let's talk farm animals

Where is the transparency at Burger King?

By: Leslie Ballentine, Farming and Food Commentator

I was as surprised as anyone to hear the news last week that Burger King in the U.S. is making an exclusive move to purchase “cage-free” eggs and pork within five years. It has certainly dominated the news. Even my urban friends (knowing I work in agriculture) have brought it up the past few days. Sadly however I haven’t been able to provide answers to some of their questions.

Share

Posted by FFC on April 30th, 2012 :: Filed under eggs,Food,Housing,HSUS,Retailers
Tags :: , , , ,

You were asking about…housing for pigs

 by Patricia Grotenhuis, Lifelong farmer and agricultural advocate

Many people wonder why pigs are in individual pens on many farms.  There are a variety of reasons.

Pigs are omnivores, and can be quite aggressive, especially at feeding time.  While competing for food, pigs have been known to bite each other.  Individual pens protect against this by removing competition for food and water.

Share

Posted by FFC on September 1st, 2011 :: Filed under Animal care,Animal health,Housing,Innovation and technology,Pigs
Tags :: , , ,

Hot summer days on the farm

by Patricia Grotenhuis, lifelong farmer and agricultural advocate

Hot summer days are part of the routine for all of us.  For some, it means a chance to relax by a pool, or to enjoy it from the comfort of air conditioning.  Those options do not work for our farm animals, so what do farmers do to help them? 

Share

Posted by FFC on August 11th, 2011 :: Filed under Animal care,Barns,Housing,Innovation and technology,Ventilation,Weather
Tags :: , , , , , ,

Camels have it over farm animals

By Leslie Ballentine, Farming and food commentator

The Dog Days of Summer are tough on most living things; people, plants and animals. But with this summer’s record breaking-temperatures  in many parts of the country, the heat and humidity are especially bad news. Hot weather can take a toll.

Camels obviously can tolerate heat, but livestock and poultry are not so fortunate. Many types of farm animals can’t regulate their body temperatures as well as people can- pigs can’t sweat for example- and even a slight prolonged rise in body temperature can heat stress cattle. Just as with people, heat exhaustion can kill. So it’s up to the farmer to get them through the ‘Dog Days’.

Share

Posted by FFC on July 25th, 2011 :: Filed under Animal care,Housing,Transportation,Weather
Tags :: , , ,

A day in the life of a sheep farmer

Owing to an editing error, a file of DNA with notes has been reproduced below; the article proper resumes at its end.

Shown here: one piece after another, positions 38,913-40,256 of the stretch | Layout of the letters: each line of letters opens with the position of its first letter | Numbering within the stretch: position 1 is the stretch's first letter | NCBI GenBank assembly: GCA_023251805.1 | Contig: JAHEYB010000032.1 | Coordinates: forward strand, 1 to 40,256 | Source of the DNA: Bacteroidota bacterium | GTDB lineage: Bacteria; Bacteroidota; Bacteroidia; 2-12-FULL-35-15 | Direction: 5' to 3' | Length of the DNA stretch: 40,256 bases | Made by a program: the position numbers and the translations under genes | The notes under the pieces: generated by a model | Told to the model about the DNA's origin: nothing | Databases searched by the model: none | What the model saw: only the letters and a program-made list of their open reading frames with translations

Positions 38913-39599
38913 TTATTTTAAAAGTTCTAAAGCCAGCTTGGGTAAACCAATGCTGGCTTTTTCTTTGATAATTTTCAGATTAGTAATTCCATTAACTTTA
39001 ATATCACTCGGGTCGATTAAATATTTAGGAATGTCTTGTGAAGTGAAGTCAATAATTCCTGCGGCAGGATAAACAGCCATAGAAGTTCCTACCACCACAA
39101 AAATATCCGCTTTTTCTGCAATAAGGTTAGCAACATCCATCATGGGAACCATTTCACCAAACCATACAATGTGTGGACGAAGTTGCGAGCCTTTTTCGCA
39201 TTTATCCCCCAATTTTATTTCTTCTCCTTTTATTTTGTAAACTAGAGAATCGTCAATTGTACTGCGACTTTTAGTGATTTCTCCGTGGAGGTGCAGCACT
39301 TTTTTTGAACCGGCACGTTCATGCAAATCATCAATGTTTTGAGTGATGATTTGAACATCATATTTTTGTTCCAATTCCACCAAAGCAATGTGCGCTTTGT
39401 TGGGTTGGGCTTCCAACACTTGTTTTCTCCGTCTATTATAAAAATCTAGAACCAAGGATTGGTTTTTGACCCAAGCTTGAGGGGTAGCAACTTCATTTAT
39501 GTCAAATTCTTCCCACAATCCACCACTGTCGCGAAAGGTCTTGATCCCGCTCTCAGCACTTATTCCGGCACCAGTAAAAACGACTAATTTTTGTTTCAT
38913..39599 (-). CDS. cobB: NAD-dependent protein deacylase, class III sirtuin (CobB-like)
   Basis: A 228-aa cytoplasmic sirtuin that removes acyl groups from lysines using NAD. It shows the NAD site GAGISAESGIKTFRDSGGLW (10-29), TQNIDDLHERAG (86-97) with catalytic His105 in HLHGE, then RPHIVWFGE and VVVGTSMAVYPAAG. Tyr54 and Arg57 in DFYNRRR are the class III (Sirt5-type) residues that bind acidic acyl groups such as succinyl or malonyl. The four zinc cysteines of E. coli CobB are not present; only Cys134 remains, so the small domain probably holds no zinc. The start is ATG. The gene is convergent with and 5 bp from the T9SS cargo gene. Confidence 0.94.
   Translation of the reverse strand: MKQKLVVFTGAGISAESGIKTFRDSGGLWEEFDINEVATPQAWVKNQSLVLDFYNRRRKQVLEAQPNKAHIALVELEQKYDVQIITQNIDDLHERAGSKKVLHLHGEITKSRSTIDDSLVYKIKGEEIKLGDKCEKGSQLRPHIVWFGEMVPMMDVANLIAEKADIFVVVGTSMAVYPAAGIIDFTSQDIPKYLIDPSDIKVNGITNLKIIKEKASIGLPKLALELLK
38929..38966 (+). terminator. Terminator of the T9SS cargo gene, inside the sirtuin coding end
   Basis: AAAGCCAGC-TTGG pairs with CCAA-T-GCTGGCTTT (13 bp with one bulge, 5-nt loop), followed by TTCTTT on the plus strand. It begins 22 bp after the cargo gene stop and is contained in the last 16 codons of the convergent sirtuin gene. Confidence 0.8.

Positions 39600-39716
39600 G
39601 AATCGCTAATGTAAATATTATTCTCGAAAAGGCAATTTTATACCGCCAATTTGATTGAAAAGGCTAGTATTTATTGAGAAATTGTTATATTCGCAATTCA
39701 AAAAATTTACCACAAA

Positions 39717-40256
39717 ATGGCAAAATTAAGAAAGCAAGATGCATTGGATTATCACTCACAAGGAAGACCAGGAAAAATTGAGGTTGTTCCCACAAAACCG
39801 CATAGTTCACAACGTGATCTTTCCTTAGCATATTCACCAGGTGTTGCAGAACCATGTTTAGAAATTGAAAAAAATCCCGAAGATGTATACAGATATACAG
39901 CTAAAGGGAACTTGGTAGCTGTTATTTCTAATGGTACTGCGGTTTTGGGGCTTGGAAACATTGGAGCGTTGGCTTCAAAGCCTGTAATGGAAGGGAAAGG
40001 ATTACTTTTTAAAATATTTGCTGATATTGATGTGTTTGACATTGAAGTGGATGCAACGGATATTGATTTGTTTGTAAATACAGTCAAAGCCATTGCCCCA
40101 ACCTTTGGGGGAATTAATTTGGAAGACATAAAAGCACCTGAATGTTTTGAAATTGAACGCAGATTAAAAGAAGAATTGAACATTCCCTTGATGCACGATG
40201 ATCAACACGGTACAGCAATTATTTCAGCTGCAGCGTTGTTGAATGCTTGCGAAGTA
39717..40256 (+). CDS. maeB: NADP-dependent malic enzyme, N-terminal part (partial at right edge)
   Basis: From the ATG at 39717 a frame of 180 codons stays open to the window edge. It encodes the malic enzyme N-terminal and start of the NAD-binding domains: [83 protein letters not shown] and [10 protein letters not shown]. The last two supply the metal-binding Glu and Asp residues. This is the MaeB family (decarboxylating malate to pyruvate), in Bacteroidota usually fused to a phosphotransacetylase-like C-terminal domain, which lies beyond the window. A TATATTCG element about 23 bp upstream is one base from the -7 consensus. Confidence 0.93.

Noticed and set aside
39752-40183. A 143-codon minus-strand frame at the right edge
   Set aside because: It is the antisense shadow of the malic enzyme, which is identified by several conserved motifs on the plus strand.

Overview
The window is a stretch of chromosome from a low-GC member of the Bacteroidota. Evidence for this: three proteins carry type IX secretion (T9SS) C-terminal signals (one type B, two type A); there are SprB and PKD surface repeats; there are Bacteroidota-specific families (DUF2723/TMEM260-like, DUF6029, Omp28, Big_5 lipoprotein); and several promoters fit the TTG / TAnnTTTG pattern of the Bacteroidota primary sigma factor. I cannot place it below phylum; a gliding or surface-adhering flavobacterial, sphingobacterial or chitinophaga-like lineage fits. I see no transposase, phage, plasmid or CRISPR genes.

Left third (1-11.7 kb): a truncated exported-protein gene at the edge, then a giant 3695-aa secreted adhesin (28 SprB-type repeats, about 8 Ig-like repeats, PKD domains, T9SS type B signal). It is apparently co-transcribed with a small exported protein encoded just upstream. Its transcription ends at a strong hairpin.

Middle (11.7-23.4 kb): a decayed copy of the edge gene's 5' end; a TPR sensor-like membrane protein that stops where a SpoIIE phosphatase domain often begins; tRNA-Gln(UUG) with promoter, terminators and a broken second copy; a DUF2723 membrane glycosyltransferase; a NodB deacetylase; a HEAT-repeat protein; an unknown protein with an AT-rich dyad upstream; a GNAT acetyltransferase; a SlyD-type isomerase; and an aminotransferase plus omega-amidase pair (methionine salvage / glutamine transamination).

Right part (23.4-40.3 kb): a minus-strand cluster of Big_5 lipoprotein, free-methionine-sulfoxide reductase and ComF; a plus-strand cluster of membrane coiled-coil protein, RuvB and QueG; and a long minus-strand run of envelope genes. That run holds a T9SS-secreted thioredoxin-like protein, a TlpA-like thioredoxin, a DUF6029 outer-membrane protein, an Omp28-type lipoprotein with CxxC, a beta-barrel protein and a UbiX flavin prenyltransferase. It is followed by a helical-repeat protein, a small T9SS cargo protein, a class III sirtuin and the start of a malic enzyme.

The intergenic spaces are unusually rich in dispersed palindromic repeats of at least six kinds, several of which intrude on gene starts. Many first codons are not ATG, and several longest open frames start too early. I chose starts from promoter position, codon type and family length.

by Patricia Grotenhuis, Lifelong farmer and agricultural advocate

Previously I have written blogs showing what dairy farmers do during the day.  This one focuses on what happens at a sheep farm…specifically, my sister Barb’s sheep farm.  Barb has a flock of Oxford breed ewes and rams, and does most of the work with them on her own.

Ewes with their young lambs

The busiest time of year for a sheep farmer is lambing season, which stretches from January to April or May, depending on the flock. 

Share

Posted by FFC on July 7th, 2011 :: Filed under Animal care,Farm life,Sheep
Tags :: , , ,

Household air purifiers move into the barn


By Leslie Ballentine, Farming and food commentator

Many of us have air purifiers in our homes or workplaces. They seem to be a big seller in the city where I live.  Well here’s a news flash. This technology is now moving to the barn.

Share

Posted by FFC on May 29th, 2011 :: Filed under Animal care,Animal health,Housing,Innovation and technology
Tags :: , , ,

Laying hen housing not all it’s cracked up to be

By Leslie Ballentine, Farming and food commentator

I just finished reading some more animal science studies out of Europe (a sure cure for insomnia) on what “free range” and “free run” laying hens are up against. And it’s a bit of a buyer-beware scenario too. Although it is a small niche market here in North America, so-called “cage-free” egg production in the UK has steadily grown in the last 20 years. That is where egg laying hens can move around within the confines of a pasture or barn. But the health and animal welfare news isn’t all good.

Share

Posted by FFC on May 12th, 2011 :: Filed under Chickens,eggs,Housing,Poultry,Research
Tags :: , , , ,

What is a ‘factory farm’ anyway? – Part 2

By Leslie Ballentine, Farming and food commentator

The over-used term “factory farm” never seems to be defined. Many farmers and others who work in the agriculture business consider it an insulting term, much like a racial slur that shouldn’t be tolerated.  Here is what one farmer thinks.

Share

Posted by FFC on March 23rd, 2011 :: Filed under Animal care,Education and public awareness,Family vs factory farming,Letters to the Editor,Sustainability of the family farm
Tags :: , , , , ,

Canada’s Egg Farmers Welcome Change

OTTAWA, Aug. 22 /CNW Telbec/ – Working in one of the country’s most dynamic agriculture industries, Canada’s egg farmers have had little time to rest. Just ask Laurent Souligny, 64, a proud egg farmer and chairman of the national egg farmers’ organization, Egg Farmers of Canada (EFC).

Share

Posted by FFC on July 21st, 2009 :: Filed under Animal health,Canada,Poultry
Tags :: , , , , , , , , ,

Ambassador for ‘nature’s perfect food’

Source: The Record (Kitchener), September 29, 2008, KEVIN SWAYZE

International poultry expert Peter Hunton is tired of the question.

“What came first? The chicken or the egg?”

The Cambridge man answers in a deadpan tone.

“I don’t have a good answer to that question.”

But ask Hunton, 72, a serious question about his life’s work and conversation comes easy for a 2008 inductee to the International Poultry Hall of Fame.

Share

Posted by FFC on July 21st, 2009 :: Filed under Housing,Poultry
Tags :: , , , , , ,